In 2014, the Federal Trade Commission (FTC) celebrated its 100-year anniversary, marking over a century as the lead consumer watchdog based on its broad authority established by Sec. 5 of the Federal Trade Commission Act, which prohibits “unfair or deceptive acts or practices in or affecting commerce.”
The Commission has demonstrated that after a century, their Section 5 authority is flexible enough to keep pace with rapid technological evolution. For instance, as SIIA has highlighted in a recent policy paper, the FTC settlement with TRENDnet demonstrated that the FTC’s regulatory authority is indeed applicable to the Internet of Things (IoT). The FTC v. Wyndham demonstrated that while data security is not explicitly identified in Section 5, the FTC’s unfairness authority includes the ability to protect consumer data from data breaches.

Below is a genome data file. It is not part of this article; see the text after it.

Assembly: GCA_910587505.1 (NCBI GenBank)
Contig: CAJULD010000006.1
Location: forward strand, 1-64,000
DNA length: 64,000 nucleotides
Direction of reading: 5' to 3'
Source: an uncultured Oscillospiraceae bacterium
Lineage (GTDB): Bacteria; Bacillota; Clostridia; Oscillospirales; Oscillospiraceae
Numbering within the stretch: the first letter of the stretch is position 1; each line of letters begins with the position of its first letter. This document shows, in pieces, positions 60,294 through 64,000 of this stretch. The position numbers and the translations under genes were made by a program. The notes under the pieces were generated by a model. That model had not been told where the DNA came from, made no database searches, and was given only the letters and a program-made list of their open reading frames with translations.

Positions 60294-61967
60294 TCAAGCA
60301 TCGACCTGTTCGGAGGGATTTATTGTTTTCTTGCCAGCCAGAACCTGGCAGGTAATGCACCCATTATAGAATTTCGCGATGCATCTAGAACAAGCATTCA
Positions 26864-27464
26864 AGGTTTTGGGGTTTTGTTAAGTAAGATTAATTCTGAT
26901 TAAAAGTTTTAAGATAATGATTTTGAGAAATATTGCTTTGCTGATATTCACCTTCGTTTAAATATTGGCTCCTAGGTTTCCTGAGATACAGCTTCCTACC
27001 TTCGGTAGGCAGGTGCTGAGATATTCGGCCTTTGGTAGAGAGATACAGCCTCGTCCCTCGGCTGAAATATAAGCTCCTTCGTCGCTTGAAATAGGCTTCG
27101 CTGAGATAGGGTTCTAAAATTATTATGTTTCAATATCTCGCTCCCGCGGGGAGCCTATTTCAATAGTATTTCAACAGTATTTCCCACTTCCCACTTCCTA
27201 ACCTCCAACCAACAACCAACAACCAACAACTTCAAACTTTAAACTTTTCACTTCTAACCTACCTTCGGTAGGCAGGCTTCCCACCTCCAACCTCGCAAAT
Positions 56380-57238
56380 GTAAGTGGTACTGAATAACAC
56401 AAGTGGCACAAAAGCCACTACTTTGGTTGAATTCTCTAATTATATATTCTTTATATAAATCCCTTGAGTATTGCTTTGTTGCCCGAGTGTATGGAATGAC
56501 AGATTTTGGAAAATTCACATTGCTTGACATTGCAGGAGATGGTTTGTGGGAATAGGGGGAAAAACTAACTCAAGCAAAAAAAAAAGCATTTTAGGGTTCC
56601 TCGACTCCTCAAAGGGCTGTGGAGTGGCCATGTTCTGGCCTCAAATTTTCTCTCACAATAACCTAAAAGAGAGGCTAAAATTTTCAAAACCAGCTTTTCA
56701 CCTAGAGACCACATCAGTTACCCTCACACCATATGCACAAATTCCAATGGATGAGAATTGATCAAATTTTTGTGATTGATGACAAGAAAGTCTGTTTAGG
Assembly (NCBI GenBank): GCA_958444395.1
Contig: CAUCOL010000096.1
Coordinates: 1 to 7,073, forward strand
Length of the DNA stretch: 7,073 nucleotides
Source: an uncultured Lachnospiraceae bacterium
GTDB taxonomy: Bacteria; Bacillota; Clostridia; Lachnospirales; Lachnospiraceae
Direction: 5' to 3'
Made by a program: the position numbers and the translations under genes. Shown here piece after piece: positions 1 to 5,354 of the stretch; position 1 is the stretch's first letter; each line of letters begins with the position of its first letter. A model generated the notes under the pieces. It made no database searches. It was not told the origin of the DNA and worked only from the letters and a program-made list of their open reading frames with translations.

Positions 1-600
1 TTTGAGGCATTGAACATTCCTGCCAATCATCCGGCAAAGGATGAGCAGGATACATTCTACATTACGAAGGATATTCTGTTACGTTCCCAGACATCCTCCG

While there is little question of the critical value of the FTC as the lead regulator and enforcer of consume ...
U.S. Top Court Mulls Boosted Patent Damages in Stryker, Halo Cases (Reuters)
The U.S. Supreme Court showed that they may be willing to relax the standard held by the U.S. Court of Appeals for the Federal Circuit where to be awarded damages in a patent suit, the patent owner “must prove a defendant acted despite a high likelihood of infringement and had no reasonable explanation to do so.”